Snow Job

Two aggressive Dallas cops. One confidential informant. Hundreds of pounds of cocaine. Fifty-three drug traffickers busted. Sound too good to be true? It was.
JUSTICE: Barbare (l.), who blew the lid off the conspiracy, and Vega, her wronged client.
Photograph by Judy Walgren

BY ALL ACCOUNTS, 2001 WAS shaping up to be a banner year for the Dallas Police Department's narcotics squad. According to the buzz around headquarters, two aggressive undercover cops, 34-year-old senior corporal Mark Delapaz and 31-year-old officer Eddie Herrera, had found a confidential informant who not only was able to get to the "mules," the Mexican immigrants who brought drugs into the U.S. for major Mexican suppliers, but also could arrange buys from some of Dallas' biggest Hispanic dealers. In May and June the young narcs made nearly a dozen good-sized busts. In July their informant helped them make one of the biggest seizures in the city's history, leading them to a man whose Ford Escort was packed with more than 150 pounds of cocaine. Less than a month later, the cops and their informant struck again, arresting two men in a van with a little more than 169 pounds of coke.

It seemed too good to be true—and before long it became clear that it was. In August a Dallas attorney named Cynthia Barbare was approached by relatives of 35-year-old Jose Luis Vega, who had been at work in an auto-repair shop when Delapaz and Herrera arrested him for allegedly trying to sell more than 56 pounds of cocaine (they said the drugs had been found in a duffel bag on the seat of an unlocked car at the garage). Although Vega's relatives tearfully told Barbare that he was an honest, hardworking mechanic who had come to the U.S. to make a better life for himself and his family, the police reports indicated he had been caught red-handed. After his arrest, prosecutors from the Dallas County district attorney's office persuaded a judge to set his bail at $500,000. Barbare was going to be lucky to plead out the case and get Vega released from prison in less than fifteen years.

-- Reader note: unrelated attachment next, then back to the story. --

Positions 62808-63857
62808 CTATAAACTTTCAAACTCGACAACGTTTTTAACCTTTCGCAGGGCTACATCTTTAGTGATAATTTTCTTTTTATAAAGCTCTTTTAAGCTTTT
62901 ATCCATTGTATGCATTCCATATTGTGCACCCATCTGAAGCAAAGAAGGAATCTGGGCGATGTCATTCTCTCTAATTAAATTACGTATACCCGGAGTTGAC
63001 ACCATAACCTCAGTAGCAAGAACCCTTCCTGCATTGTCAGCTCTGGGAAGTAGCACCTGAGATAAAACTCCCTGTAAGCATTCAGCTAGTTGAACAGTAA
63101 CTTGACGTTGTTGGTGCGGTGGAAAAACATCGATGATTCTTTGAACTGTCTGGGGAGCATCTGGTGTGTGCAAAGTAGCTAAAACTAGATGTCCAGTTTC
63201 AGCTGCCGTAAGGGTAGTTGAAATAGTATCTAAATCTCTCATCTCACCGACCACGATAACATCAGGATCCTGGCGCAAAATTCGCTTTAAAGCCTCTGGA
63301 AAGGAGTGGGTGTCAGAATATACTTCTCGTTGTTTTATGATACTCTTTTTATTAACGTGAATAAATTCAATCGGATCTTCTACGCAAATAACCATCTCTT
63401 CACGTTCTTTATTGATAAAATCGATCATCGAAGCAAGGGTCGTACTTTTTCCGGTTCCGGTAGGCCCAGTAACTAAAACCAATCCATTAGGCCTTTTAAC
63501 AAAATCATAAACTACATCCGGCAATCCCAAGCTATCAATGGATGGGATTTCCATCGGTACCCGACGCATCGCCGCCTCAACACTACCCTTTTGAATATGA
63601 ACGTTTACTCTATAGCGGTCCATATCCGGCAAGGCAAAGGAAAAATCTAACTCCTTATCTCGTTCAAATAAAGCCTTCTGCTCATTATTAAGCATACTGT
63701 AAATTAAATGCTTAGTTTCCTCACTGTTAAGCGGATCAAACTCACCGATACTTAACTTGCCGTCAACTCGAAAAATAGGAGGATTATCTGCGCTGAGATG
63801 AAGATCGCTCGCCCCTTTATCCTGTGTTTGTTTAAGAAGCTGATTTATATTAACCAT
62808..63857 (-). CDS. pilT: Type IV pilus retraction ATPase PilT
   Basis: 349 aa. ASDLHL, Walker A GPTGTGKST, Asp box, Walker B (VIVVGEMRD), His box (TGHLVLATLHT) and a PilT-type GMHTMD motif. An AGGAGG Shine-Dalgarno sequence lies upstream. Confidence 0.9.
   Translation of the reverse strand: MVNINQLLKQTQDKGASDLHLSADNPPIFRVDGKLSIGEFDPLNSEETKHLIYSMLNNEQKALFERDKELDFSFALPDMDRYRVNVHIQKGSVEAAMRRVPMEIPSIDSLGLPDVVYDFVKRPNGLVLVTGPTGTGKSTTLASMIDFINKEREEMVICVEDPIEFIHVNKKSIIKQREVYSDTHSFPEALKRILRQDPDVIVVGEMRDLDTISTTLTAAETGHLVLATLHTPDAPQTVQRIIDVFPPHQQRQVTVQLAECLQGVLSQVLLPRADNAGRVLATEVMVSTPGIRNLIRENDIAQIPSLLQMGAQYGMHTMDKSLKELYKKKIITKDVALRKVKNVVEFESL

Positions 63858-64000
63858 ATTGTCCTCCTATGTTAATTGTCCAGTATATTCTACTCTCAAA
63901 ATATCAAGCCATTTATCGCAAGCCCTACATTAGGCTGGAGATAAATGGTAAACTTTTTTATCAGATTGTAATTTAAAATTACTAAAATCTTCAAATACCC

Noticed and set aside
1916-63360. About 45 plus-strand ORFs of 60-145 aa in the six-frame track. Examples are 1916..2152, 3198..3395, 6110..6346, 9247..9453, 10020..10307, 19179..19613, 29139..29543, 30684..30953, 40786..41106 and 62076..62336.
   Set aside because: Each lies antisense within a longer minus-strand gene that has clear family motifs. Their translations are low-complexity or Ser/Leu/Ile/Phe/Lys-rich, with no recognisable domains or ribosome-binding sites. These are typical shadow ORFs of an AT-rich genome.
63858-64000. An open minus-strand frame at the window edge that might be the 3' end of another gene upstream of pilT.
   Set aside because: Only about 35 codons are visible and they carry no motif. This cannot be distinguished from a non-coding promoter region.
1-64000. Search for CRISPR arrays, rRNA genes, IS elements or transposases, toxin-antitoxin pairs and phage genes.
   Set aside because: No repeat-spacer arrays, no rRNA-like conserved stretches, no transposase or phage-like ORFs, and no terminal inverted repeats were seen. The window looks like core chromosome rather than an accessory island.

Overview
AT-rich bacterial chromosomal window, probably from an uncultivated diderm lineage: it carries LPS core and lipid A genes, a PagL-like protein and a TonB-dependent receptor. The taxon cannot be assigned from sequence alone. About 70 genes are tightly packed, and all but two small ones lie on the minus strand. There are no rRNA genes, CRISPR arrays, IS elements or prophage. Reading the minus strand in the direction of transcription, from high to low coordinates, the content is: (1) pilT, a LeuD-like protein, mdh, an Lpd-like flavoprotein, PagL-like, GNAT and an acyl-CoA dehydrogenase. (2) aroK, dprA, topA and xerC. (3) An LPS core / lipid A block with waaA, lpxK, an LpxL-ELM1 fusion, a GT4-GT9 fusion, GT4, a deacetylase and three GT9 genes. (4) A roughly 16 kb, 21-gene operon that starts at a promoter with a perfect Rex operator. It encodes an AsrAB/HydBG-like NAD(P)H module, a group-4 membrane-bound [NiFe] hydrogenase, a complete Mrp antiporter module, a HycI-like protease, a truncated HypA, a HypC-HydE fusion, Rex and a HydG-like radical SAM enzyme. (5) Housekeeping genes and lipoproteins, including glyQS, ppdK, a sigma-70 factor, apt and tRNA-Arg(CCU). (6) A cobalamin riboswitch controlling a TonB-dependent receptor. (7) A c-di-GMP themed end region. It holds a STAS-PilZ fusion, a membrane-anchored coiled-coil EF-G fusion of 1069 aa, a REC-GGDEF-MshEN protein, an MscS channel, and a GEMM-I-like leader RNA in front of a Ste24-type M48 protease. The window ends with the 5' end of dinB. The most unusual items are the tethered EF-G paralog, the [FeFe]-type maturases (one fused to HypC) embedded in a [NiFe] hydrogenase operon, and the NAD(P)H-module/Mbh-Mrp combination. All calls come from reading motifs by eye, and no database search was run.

Little did the 41-year-old attorney know that she was about to blow the lid off a conspiracy to plant large amounts of ground-up Sheetrock disguised as cocaine or methamphetamine on poor Hispanics, all of whom spoke little or no English, and get them sent to prison on trumped-up charges of drug trafficking. The Sheetrock Scandal, as it is now called, has embarrassing echoes of the controversial drug-related arrests of forty black men and women in the Panhandle town of Tulia in 1999. The FBI has launched an investigation into the activities of Dallas Police narcotics officers, and the DA's office has dismissed 63 cases against 44 defendants, some of whom have spent five months in jail; another 17 cases against 9 defendants are expected to be dismissed. The scandal has tarnished the reputations of Dallas police chief Terrell Bolton and Dallas County district attorney Bill Hill, who have had to rebut allegations that they and their top lieutenants failed to notice the misdeeds taking place right under their nose.

Most disturbing about the scandal, at least to many Dallas citizens, is the realization that the police are not even coming close to getting drugs off the street. Of the 1,447 pounds of powdered "cocaine" that were supposedly seized in 2001, much of it discovered in large busts that were later ballyhooed at press conferences, nearly 700 pounds reportedly turned out to be fake. "It's hard to believe something so sinister could have happened," says Barbare. "And it's even harder to believe a system was in place to have let it happen."

DELAPAZ, WHO JOINED THE DPD IN 1990, and Herrera, who came aboard two years later, made their presence felt all over the city, arresting crack-cocaine dealers in South Dallas and black-tar heroin dealers in Northwest Dallas. Yet while they had each received more than twenty commendations from their superiors, they didn't have a big bust under their belts, the kind that gets noticed around the department. All that changed in June 1999, when they arrested a burly, smooth-talking man named Enrique Martinez Alonso for possession of a pound of cocaine. According to the Dallas Morning News, Alonso and the two officers, with the DPD's approval, eventually cut a deal: The charges against him would be dropped if he would become their informant.